M: Between your characters on Crashing, Flaked, and Wrecked – which is most similar to you?
GB: Probably Lief from Crashing. Hes impulsive but finds different philosophies he can use as a way to justify his sometimes irresponsible actions. I do that shit.
M: Whos your favorite improviser and why?
GB: Dan Bakkhedal, for sure. I used to watch him whiz mentally around a stage and it didnt matter who his scene partner was, he totally listened to them and supported every move they made. I could watch that man do anything.
M: What are you most excited about doing during your time back in NY?
GB: Aside from the rad shows at Magnet, I’m always stoked to revisit my old neighborhood in Brooklyn and reminisce through places I used to eat. Even just walking the same streets that took me to the train gets me all excited. Mostly excited for the shows though. It’s been too long.
George Basil joins Trike this Saturday, August 5th at 9 pm! You can also see him with Kornfeld & Andrews this Sunday, August 6th at 7:30 pm!
On this week’s episode of the podcast, we’ve got Julia Hynes who performs with Junior Varsity, The Stank, and Sad Kids. A founding member of long-running Megawatt team, BRICK, Julia talks to host Louis Kornfeld about her improv development, being “good at school,” and the freedom of improvising with an all-female team. We’re taking next week off, so we’ve made sure this one will tide you over!
Louis begins this interview by asking Julia about what it’s like to go from forming and being on BRICK for four years to joining a very established team in Junior Varsity (JV). One of the amusing things, she notes, is stepping into JV’s established ways of communicating with each other. Group email threads aside, Louis wants to know about Julia’s own differences in play between the two teams. She says that on BRICK she was a big editor and now with JV, shes not as concerned with that task. Julia also describes a big improv lesson that came during her early days of BRICK which she has always kept in mind: Remember to make it feel honest and real.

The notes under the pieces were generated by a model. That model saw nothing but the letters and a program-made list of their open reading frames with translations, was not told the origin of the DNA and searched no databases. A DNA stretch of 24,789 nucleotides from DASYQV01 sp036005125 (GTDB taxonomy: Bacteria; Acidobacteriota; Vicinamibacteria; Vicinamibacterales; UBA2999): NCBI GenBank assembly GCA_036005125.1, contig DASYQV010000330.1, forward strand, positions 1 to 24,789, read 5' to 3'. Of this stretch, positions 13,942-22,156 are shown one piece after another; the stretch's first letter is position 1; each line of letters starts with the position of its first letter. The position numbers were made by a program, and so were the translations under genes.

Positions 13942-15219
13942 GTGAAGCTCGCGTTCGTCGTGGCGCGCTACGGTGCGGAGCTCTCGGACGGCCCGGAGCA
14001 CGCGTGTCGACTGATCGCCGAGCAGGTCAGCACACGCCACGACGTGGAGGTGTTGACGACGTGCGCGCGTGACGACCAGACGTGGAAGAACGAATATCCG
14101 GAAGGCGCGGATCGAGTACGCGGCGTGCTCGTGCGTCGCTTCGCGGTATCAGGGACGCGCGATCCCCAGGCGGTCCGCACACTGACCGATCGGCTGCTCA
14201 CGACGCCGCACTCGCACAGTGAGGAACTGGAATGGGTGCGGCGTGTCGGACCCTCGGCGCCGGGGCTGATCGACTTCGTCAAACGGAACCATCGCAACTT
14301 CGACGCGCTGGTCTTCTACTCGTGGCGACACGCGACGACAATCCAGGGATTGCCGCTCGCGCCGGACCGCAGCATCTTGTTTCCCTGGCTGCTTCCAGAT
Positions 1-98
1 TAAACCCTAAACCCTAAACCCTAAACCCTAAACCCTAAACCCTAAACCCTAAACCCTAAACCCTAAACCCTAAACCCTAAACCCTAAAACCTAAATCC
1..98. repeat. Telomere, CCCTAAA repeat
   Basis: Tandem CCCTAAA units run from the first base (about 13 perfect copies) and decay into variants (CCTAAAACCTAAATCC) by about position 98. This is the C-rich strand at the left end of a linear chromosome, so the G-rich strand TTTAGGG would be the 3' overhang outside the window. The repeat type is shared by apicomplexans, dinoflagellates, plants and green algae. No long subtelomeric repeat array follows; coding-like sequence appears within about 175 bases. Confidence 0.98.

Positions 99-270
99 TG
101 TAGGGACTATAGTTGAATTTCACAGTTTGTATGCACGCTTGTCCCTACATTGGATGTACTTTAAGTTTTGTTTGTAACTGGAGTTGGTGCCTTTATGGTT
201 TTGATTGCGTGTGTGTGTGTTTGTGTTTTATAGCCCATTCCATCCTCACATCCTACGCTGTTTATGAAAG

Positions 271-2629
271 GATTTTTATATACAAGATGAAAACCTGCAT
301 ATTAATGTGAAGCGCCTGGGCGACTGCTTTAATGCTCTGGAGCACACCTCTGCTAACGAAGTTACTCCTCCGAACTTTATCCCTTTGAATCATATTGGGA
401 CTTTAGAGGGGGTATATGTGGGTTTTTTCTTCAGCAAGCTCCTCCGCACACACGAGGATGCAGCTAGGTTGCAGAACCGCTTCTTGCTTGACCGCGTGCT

Between the end of BRICK and when she joined JV, Julia was able to take some time off from performing on a weekly show. Louis talks to her about how nice it was to have the chance to get away from the theater for a bit. She’s a full time school teacher, so the additional time in her evening schedule was appreciated, as was the ability to step away from the pressures that can exist at a theater. Between her own shows and those of her husband, Nick Kanellis, it was starting to feel like she had to be at the theater all of the time. Since coming back to a weekly show, she says that its really on her terms that shes there and, of course, it helps to be doing a show that shes proud of.
Julia’s interest in improv began in college at Penn State, but she initially pursued academia after graduating. Eventually, she moved to NYC because a lot of her Penn State comedy friends were living there and doing improv at UCB. On a recommendation from a friend, she ended up taking Level 1 at Magnet with Tara Copeland and loved it. As a student, Julia says that she didnt go to many shows initially because she was intimidated. It wasn’t until around Level 4, when she met some future members of BRICK, that she began to get more fully involved in the community. To that end, Louis asks her about how long it took to settle into “being an improviser” and declaring that as an identity. Though she said that was tough at first, because she knew other improvisers who had been doing it longer and perhaps took it more seriously, she eventually got over that fear of judgement.